Saturday, December 28, 2019

Coursework black & white test score gap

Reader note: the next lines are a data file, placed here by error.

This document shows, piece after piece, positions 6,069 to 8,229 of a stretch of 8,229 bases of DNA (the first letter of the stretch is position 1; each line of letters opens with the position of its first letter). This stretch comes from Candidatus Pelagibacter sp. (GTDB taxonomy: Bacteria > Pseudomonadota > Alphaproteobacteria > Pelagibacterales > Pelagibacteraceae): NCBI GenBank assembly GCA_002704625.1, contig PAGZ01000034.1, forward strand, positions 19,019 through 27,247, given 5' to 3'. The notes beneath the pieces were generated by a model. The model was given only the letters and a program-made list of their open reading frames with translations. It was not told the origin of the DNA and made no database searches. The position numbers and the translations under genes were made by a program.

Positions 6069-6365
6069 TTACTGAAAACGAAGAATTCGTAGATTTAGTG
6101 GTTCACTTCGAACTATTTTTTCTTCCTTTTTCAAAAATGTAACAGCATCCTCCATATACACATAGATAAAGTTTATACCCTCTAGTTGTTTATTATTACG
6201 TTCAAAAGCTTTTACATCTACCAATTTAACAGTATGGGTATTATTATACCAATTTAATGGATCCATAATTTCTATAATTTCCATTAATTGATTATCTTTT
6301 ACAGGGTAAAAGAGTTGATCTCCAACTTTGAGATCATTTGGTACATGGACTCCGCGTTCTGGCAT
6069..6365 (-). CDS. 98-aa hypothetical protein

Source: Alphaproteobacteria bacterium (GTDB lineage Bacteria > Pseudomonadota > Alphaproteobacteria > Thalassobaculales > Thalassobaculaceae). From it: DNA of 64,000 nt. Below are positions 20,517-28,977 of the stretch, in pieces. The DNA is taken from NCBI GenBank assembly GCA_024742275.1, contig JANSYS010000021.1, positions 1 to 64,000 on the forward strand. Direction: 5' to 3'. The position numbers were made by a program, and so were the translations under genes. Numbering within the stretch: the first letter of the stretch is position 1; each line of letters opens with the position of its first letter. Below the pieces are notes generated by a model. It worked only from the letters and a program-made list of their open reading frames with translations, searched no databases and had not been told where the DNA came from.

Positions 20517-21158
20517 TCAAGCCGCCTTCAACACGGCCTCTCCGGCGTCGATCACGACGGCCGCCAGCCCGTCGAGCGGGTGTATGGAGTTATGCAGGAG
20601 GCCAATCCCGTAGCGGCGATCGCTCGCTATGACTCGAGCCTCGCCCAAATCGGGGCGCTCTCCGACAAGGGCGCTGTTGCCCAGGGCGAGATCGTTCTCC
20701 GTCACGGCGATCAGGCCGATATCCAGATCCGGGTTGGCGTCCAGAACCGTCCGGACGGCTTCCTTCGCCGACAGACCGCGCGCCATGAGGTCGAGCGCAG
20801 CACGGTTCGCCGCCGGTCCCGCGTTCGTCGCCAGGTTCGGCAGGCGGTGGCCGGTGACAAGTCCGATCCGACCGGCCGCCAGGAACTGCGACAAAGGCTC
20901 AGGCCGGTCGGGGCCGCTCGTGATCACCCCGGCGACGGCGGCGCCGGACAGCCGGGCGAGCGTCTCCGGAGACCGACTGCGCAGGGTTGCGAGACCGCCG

Test Score Gap in Math Stage  1: Introduction: Issue The gap between black and white test score is a robust empirical regularity (Fryer Levitt, 2004). This gap remains almost constant even afte re, especially in math is of great importance. This will lead towards formulation of strategies and measures, which are aimed at ensuring that the gap decreases and African Americans will have improved and better scores in math. Math is an essential subject, which influences each and everything that individuals interact with in the modern life. The topic is unique to the district since there has been an education trend of poor performance in math subject. However, it is not clear whether technology based issues that include globalization and social and cultural issues impact schooling abilities or teaching methodologies adopted by teachers in various schools. Hence, focusing on key causes for a decrease in math test score will facilitate in policy formulate and advocacy for the education sector, which is aimed at ensuring the performance level of the math subject improves significantly. According to a study conducted by Coleman et al. (1966) on ethnic differences and how they influence academic performance among children in different schooling stages, it was established that blacks and whites have different academic achievements. These differences are noted in all the stages of grade level and they increase as the student age increases. Since then, much effort has been directed towards comprehension of the variables that account for the gap and why such gap has been increasing. Brooks-Gunn et al. (2000) conducted a study, which led to the attainment of several factors. These were poverty effects and socioeconomic factors, which influenced racial differences in the area of academic performance. However, despite the control of these factors as they emerged, a gap still existed in terms of academic performance of blacks and whites. The gap is also characterized of enlarging with time. According to Cameiro Heckman (2002), the gap between whites and blacks in test score s emerges prior to the entry of children in kindergarten and tends to increase as one advance in higher levels of education. Further, there has not been any successful solution offered on how to reduce this gap. The question that needs to be answered is what is the key cause of the decreased standardized test scores in math for African Americans? Stage 2: Data Collection In section two directions, I focused on the type of data that I need in this research. This resulted in the selection of the three processes to be used in data collection. These are analysis of test scores public data as it is provided in the Virginia government statistics. The key area of focus is Newport News Public School. The other method will involve structuring both open ended and close ended questions, which will be used in a questionnaire. The questionnaire will be presented to sample populations of teachers, parents and students and other stakeholders. Selection of questionnaire is based on the need for current information on views and perspectives on the imminent issue of reduced test scores in math. The final method will entail moving around the school compound to record behavioral practices of students. This will be followed by 10 interviews of 3 math teachers and the other 7 on African American students on different grades. After selection of these three methods, instrum ents were then designed to ensure that data gathering and information documentation occur effectively during the study. Ideas and designed instruments for data gathering were then presented to colleagues who provided a positive feedback on the study being able to attain its key objectives and aim. However, there were some few modifications done on questions to ensure that they were able to elicit a response from the participants. The IRB Ethics Review form was then obtained, signed and submitted to the course instructor. The first instrument is the observation note that answers the following questions: 1. What type of learning behavior is exhibited in this school? 2. How do students relate with their teachers? 3. How is learning conducted in the school? 4. Are there effective relationships between teachers and students? 5. What are the general views of African American students in math? 6. Do the whites and black students interact effectively in the school? The document instrument will be based on secondary data analysis. The document will have the obtained data and analysis of the same by making comparisons and arguments why such data is obtained in the study population. Such data will be obtained from secondary sources and used to analyze the prevailing academic trend of blacks test scores in math. According to Shalash (2012), black students in Virginia had the lowest pass rate of 45 percent compared to white students by 68 percent, Asian students with 82 percent, and Hispanic students with 52 percent. Daniel Curry-Corcoran the accountability executive director in Newport News Public Schools claims that the trend of black student math performance has been declining over time. Presently, the results are worse than the previous years. The same case is obtained in test scores that are used. Test scores data will be obtained from the Virginia Department of Education report card in Newport News City Public Schools from this link (https://p 1pe.doe.virginia.gov/reportcard/report.do?division=117). The third instrument is the questionnaire that will be used in the process of data gathering from the selected population of study. Sample questionnaire to be used is: 1. Sex: I am a: Male1 ( ) Female-2 ( ) 2. What is the highest education level you have completed? 1 year secondary1( ) 2 years secondary2( ) 3 years secondary3( ) 4 years secondary4 ( ) other-6 ( ) Please specify______________________ 3. State your favorite subject and least favorite Favorite Least favorite 4. How do you (did perform) in math? Better-01( ) Good-02( ) Average-03( ) Poor 04( ) Very poor05( ) Other-15( ) Please specify____________ 5. What is your age? __ __ years. 6. How many times have you been sick (i.e., cold, flu etc.) while at school? None0( ) Once1( ) Twice2( ) Three times3( ) Four times4( ) Five times5( ) Six or more times6( ) 7. What meal plan do you use? No meal plan-1( ) 5 meal plan2( ) 10 meal plan-3( ) 12 meal plan-4( ) 14 meal plan-5( ) 19 meal plan-6( ) 8. What was your average in high school? __ __ % 9. What is the highest level of education completed by your parents? Father  Ã‚  Ã‚  Ã‚  Ã‚   Mother Elementary-1( )1( ) Grades 7 to 9-2( )2( ) High School3( )3( ) Trade School4( )4( ) Diploma-5( )5( ) University-6( )6( ) Other7( )7( ) Please specify_________ 10. What is (or was) occupation of your father? (e.g., foreman for CNR). Job Position_________________________________________________ Brief Job Description________________________________________ ____________________________________________________________ 11. What is (or was) occupation of your mother? (e.g., Registered Nurse) Job Position_________________________________________________ Brief Job Description________________________________________ ____________________________________________________________ 12. Where do you live at Virginia On Campus1( ) Off Campus-2( ) * If living off campus go directly to Question 13 13. What is your residence? Lane-01( ) Fraser08( ) Mt. St. Bernard02( ) MacNeil09( ) T.N.T.03( ) MacDonald10( ) Chillis-04( ) MacPherson11( ) Plessis-05( ) Mockler12( ) MacIsaac06( ) Coady Inst13( ) Burke07( ) 14. Where do you do your studies while you are in school? Library-1( ) Your own room-2( ) Other3( ) Please specify_____________ Please circle a number as an indication of your rating on the following: 15. I like little disturbance while I study. Strongly Disagree 1 2 3 4 5 6 7 8 9 Strongly Agree 16. When people are in my room I study well. Strongly Disagree 1 2 3 4 5 6 7 8 9 Strongly Agree 17. My room is quiet. Strongly Disagree 1 2 3 4 5 6 7 8 9 Strongly Agree 18. What comes first is my school work Strongly Disagree 1 2 3 4 5 6 7 8 9 Strongly Agree Observation indicator and criteria to note actions and practices will involve first a focus on the learning behavior. This will be observed for all stages of schooling where in each stage at least a day will be spend interacting with the students and teachers in order to obtain more insightful information. Such observation will occur in the school compound of the selected school for this study. This will involve an investigation of how learning is conducted in each of these stages of schooling. Three days will be spent observing the relationship that exists between teachers and students. Such relationships investigation will focus on identifying any differences on how the white and black children relate with their teachers. This will be followed by four days observation and collection of data from students on their general views and perception towards math. This observation will be done among all the students irrespective of them being whites or blacks. Finally, two days will be spen t observing the interaction level between the whites and blacks while in school. This will include interactions while in a classroom setting, as well as interactions while outside. The attitude and attention that African American students offer in their classes will also be observed during this time. Key open ended questions for the interview include: 1) Which are the challenges that are faced by African American students in learning math? 2) What do you think has being the contributing factor towards the reduction of the African American test scores in math? 3) What should be the solution towards the issue of test scores gap between the whites and blacks? 4) What are the common reactions and behavioral attitudes of students towards math? 5) Which are the resources that you think can be added in the education sector in order to facilitate in improvement in test scores of African American students? Documentation of the interview information will involve listing responses of the respondents under each of the interview questions. These responses will then be analyzed through the thematic technique, which enables categorization of responses based on the commonality of the responses. Thus, similar responses will be grouped together and relationships attained from the responses analyzed and illustrated in an effective manner. These interviews will take place in the selected school. As such, the school administration will be informed of the study to take place and a consent agreement signed. This will ensure that the study is able to obtain a room where it will be based for effective data collection. References Brooks-Gunn, J., and G. J. Duncan. (2000). Family Poverty, Welfare Reform and Child Development. Child Development, 71:1, 188–196. Carneiro, P., and J. Heckman. (2002). Human Capital Policy. University of Chicago working paper. 1 (1). Coleman, J., E. Campbell, C. Hobson, J. McPartland, A. Mood, F. D. Weinfeld, and P. York. (1966). Equality of Educational Opportunity. Washington, DC: U.S. Government Printing Office. Fryer, R, Levitt, S. (2004). Understanding the black-white test score gap in the first two years of school. The review of economics and statistics, Vol, 34, No. 2. Shalash, S. (2012). Virginia adopts new method to measure students, drops AYP. Retrieved on 11 November 2013 from: http://articles.dailypress.com/2012-08-01/news/dp-nws-state-achievement-goals-20120801_1_white-students-black-students-asian-students